A tuktuk sits on a hill overlooking grass-covered That Foun (also called That Chomsi). The brick stupa (Buddhist shrine) was built in 1576 in an ancient capital city, Xieng Khuang, in present-day Muang Khoun (northeastern Laos).
In the 19th century, Chinese bandits tunnelled into the stupa’s interior, creating the entryway that is visible today. They spirited away the priceless Buddhist relics from within.
Where in the World?
Photography & text © Tricia A. Mitchell. All Rights Reserved.
Wat Phia Wat and its focal point — a war-scarred Buddha statue — are located in Muang Khoun, only 30 kilometers from Phonsavan, Laos. Muang Khoun was previously the region’s capital city, but all that remains of the capital today are the fragments of Wat Phia Wat, as well as a few stupas.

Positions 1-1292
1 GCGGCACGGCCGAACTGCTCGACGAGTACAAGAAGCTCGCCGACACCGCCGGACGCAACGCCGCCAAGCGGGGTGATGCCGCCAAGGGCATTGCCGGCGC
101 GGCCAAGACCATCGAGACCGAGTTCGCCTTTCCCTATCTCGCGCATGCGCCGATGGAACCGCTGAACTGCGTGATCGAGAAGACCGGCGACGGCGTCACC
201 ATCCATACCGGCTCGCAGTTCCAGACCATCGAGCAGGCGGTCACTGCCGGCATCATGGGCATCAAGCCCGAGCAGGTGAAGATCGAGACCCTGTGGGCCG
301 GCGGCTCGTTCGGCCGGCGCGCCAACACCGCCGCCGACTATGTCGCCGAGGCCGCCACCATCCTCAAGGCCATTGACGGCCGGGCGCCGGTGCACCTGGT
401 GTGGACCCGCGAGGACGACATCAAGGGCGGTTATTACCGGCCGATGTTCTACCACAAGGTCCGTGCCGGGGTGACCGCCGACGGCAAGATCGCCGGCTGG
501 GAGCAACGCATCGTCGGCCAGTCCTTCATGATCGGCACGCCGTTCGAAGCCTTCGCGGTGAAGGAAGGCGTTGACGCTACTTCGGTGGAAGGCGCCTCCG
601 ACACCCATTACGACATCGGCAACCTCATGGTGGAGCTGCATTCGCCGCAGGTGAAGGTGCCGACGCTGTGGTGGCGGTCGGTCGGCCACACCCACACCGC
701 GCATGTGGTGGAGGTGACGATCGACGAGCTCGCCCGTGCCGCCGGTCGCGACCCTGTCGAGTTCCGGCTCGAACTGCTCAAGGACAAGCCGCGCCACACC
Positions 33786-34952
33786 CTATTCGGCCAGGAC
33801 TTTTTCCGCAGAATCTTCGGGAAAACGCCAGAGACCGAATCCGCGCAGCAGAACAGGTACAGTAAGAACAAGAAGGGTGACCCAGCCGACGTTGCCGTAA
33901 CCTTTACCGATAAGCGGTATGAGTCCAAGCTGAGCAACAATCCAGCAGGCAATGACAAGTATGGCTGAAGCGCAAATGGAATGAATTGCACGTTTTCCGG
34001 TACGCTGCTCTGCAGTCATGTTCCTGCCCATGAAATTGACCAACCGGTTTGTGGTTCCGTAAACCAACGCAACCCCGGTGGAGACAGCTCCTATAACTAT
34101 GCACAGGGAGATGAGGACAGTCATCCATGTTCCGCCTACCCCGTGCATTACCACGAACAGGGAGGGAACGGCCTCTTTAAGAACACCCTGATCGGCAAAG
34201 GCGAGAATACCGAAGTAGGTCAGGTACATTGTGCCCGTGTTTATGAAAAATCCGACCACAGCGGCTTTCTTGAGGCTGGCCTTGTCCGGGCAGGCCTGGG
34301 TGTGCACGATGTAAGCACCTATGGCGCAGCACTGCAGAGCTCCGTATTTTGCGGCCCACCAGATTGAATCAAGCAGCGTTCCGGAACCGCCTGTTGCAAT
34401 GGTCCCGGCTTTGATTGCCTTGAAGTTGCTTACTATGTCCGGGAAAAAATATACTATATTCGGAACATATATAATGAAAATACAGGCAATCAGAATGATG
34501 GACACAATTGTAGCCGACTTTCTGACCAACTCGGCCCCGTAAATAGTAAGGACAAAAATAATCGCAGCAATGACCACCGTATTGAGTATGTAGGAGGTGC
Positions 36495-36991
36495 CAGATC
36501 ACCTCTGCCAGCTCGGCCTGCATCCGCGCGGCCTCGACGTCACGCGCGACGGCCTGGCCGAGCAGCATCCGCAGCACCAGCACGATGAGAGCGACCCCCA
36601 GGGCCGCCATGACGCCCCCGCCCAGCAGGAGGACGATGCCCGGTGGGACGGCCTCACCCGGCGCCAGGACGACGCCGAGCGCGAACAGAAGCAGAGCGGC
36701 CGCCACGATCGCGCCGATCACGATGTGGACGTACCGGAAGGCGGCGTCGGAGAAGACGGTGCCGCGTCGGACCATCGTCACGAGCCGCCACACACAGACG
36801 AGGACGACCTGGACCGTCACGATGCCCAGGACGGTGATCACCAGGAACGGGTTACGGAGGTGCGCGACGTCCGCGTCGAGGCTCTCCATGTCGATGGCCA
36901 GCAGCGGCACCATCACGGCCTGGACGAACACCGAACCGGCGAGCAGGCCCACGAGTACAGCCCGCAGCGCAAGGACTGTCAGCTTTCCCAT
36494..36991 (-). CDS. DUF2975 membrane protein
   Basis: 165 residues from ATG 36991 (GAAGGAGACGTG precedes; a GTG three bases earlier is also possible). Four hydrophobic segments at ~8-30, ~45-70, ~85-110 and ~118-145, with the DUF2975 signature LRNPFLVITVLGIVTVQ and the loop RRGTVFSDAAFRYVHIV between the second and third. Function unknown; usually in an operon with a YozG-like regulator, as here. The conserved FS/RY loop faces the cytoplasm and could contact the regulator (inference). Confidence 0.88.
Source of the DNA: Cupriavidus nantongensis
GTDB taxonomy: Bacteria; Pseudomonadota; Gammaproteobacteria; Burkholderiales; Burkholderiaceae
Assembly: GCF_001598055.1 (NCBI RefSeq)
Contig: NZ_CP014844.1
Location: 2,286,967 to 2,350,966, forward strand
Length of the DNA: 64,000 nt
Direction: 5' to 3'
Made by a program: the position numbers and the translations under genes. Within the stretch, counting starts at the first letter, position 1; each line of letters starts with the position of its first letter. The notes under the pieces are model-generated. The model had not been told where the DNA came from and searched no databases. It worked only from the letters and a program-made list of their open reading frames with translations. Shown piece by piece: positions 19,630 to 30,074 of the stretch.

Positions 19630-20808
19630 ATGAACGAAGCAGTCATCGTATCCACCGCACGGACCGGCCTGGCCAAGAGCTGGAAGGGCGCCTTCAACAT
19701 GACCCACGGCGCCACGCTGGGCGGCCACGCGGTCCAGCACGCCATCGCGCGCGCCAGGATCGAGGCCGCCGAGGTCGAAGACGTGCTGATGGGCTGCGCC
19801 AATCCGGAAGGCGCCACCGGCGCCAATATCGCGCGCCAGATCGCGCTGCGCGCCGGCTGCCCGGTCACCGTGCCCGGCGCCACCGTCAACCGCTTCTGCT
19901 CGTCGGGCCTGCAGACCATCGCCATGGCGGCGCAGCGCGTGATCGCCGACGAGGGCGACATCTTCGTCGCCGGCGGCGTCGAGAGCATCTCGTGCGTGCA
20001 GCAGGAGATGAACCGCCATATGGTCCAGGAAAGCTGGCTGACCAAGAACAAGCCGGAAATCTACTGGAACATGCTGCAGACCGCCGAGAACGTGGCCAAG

Given rugged dirt roads we’d encountered just days earlier on a tour of the Plain of Jars, we were not eager to hop back into a tuktuk and endure more bumpiness to get to Wat Phia Wat. (During that earlier drive, we’d felt like kernels of corn being tossed in a popcorn popper!) Nevertheless, to better understand the American Secret War in Laos, Shawn and I felt it was important to see Wat Phia Wat, so we pressed on.
Continue reading “The Enduring Buddha at War-Ravaged Wat Phia Wat, Laos”